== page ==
Welcome to LivingPianos.com I’m Robert Estrin. The topic today is, “How to Transpose Music to Any Key.” Wouldn’t it be great if you could instantly play in any key? If you play jazz or popular styles of music, a lot of times a singer will come in and say, “I want to do this song, but can we take this in E flat instead of F?”, or something of that nature. How do you do that? It’s not easy! Certainly some types of music are harder to transpose than others. For example, if somebody gave you a Tchaikovsky concerto to transpose it might be difficult because there are so many notes to play. Naturally when you’re working from lead sheets or chord charts it’s a lot easier because you just change the chords. But how do you even do that?
What is the secret to transposition?
Is there a shortcut? Not really, but there are some tips that can help you. If you know your key signatures, and you can think them through, meaning you know the sharps and the flats associated with every single major scale, it makes transposition so much easier. Otherwise, on the piano, you could just go up or down and it would be the simplest thing in the world, transposing a simple chord progression in C major (with all white keys) to other keys. If you could just go up one key and everything would sound the same, it would be great! But it wouldn’t sound the same because black keys would not be in the same position. But, for example, if you know your key signature of D major has an F sharp and a C sharp, you just move your hands over those keys and it would work!
How do you go about learning key signatures?
First of all, you should practice all your major and minor scales and arpeggios. That’s a first step just so you have the technique to physically play them. Then you’ll know what the notes are. So you could start with a simple progression and play it in several different keys. That is going to go a long way toward helping you when you’re transposing music.
How I transpose is a little bit different. It will have value for those of you who are willing to put the time in. I was so fortunate to grow up in a musical household. I studied piano with my father Morton Estrin who not only was a great concert pianist, but a phenomenal teacher. I used to go to his theory classes even years after I’d initially completed them because I’d always learn something new. One of the things I learned from those classes was solfeggio, putting music into syllables, Do, Re, Mi, Fa, So, La, Ti, Do. If you know the solfeggio syllables, you can put them into any key! The combination of being able to hear your music, put it into syllables, and knowing your key signatures makes for instant transposition! However, it’s not so instant to master solfeggio! But, for those of you who are younger students, or people who are serious and want to really master transposition as well as composition, improvisation, and being able to play by ear, there’s no substitute for sight-singing whether you use syllables or not. It’s going to help you immeasurably making the connection between what you hear and what you play.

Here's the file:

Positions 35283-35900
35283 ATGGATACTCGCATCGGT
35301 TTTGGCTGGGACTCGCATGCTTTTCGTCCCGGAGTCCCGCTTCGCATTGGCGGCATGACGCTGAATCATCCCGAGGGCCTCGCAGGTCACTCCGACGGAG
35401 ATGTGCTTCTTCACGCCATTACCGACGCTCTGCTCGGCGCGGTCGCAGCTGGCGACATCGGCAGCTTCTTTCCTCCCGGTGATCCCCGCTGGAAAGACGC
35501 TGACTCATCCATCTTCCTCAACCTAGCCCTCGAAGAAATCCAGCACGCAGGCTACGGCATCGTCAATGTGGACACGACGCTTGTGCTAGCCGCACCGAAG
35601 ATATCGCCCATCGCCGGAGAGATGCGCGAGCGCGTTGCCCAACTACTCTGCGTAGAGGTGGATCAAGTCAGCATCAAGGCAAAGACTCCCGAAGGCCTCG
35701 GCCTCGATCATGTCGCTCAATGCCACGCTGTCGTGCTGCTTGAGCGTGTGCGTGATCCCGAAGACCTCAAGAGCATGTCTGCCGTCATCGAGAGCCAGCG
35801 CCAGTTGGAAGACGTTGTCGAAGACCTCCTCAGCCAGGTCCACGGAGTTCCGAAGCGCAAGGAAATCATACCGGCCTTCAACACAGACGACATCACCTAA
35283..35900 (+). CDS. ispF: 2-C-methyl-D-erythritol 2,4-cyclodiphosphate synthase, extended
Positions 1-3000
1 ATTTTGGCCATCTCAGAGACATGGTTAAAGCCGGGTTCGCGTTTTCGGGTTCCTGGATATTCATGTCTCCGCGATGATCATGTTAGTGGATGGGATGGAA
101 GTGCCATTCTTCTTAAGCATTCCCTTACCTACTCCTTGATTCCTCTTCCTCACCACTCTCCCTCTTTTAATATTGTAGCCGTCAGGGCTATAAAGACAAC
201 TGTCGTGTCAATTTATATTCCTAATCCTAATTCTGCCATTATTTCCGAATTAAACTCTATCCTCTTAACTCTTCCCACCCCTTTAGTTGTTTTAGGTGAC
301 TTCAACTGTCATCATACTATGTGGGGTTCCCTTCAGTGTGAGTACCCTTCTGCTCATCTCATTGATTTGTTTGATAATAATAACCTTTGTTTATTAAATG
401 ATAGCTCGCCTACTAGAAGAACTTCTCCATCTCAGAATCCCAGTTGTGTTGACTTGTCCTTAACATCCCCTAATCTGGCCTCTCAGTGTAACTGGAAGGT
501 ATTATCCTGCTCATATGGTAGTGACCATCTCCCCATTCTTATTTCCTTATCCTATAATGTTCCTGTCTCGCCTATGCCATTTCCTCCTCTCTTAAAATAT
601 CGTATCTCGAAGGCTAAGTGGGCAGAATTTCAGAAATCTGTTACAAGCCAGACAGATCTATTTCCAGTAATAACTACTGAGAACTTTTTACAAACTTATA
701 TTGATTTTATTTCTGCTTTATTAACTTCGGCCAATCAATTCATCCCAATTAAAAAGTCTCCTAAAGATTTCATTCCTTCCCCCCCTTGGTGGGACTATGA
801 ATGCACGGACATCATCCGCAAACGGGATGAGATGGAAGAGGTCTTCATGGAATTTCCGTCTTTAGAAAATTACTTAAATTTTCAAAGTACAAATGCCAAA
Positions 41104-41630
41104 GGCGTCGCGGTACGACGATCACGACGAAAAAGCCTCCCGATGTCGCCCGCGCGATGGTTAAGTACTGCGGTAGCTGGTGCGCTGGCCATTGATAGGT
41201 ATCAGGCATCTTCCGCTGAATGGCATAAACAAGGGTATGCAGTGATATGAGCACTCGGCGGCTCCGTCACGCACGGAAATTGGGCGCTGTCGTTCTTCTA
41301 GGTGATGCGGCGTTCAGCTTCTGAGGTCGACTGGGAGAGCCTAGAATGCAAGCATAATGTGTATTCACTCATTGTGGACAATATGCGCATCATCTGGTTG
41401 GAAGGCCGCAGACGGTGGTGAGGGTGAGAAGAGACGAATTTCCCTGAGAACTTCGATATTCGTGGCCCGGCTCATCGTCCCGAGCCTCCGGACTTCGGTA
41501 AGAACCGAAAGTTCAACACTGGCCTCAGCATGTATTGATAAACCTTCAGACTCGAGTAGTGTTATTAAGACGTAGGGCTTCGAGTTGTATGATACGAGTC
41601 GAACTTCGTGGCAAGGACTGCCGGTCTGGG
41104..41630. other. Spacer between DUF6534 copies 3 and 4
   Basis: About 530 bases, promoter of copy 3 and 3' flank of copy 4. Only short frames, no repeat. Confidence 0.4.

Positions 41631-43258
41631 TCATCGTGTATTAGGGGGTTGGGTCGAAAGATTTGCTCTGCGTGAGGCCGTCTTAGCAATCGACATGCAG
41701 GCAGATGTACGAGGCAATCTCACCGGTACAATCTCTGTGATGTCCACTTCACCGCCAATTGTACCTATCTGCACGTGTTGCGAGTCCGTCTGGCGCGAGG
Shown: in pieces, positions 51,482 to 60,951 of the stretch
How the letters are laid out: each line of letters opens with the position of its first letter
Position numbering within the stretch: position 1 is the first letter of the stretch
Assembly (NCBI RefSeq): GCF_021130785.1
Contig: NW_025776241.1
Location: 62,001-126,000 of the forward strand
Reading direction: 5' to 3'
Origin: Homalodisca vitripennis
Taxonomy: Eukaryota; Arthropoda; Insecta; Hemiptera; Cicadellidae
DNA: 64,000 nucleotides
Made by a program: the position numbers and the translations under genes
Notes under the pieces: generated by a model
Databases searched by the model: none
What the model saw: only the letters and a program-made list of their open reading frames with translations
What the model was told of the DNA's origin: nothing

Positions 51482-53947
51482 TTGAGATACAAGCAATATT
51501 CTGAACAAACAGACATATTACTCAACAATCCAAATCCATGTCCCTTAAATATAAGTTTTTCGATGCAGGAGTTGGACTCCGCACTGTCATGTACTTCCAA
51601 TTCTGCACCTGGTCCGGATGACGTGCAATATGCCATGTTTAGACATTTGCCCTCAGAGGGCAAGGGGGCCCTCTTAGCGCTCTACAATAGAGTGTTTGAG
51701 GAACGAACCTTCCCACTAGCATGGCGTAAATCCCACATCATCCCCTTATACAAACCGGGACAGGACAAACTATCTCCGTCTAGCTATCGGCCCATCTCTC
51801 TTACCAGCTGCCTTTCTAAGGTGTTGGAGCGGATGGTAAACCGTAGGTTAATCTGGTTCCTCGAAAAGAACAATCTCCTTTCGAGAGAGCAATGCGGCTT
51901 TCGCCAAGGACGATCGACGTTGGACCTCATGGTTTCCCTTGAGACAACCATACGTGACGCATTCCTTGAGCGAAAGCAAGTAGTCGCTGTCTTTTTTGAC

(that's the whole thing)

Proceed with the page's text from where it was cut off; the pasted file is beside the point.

Here’s the thing about piano: you can push a key down and produce a pitch without first hearing it in your head. This isn’t true with singing. It’s not true for a lot of instruments. I’m also a French horn player. On French horn, you can get so many different notes on the open horn, that you better hear what you are about to produce or it’s going to be very difficult to hit the right notes. So I recommend sight-singing. If you can spend time studying to get fluent with sight-singing, and learn your key signatures, you can put music into any key. It’s a process. There’s no way to do this instantly. There are some little tricks though.
Learn your clefs.
When I was 13 years old, I went to a music and arts camp, Camp Tomoka in the Berkshire mountains. I went to the first music session, and discovered a mishmash of instruments there. I thought there was going to be a band, orchestra, chorus etc. But when I got there, I was put into a room full of all different instruments and there were less than a dozen of us in the entire music program! There weren’t any French horn parts. I had to transpose. Of course, French horn is a transposing instrument and you must learn how to transpose. But I was only 13 years old! I found that if I had something in E-flat horn, which would be a whole step lower, I would just pretend I was in the bass clef. Sometimes I would use the thumb valve to help with transposition since it would change the valve combinations to different points in the scale. There were all kinds of little tricks I would use.
Here is another valuable technique for transposition. If you learn your clefs, not just treble and bass clef, but learn your C clefs, this is a way you can instantly transpose your music as long as you know your key signatures. Because the C clef can make any line middle C. So, if you get comfortable with all your clefs, transposition is a breeze.
These are just some ways to learn to transpose. I wish I could offer a silver bullet that would simplify transposition for you. But, if master your key signatures, and get familiar with all your major and minor scales and arpeggios, then, you are halfway there. That’s our lesson for today. I hope this is helpful for you.
I’m Robert Estrin here at LivingPianos.com, Your Online Piano Store.
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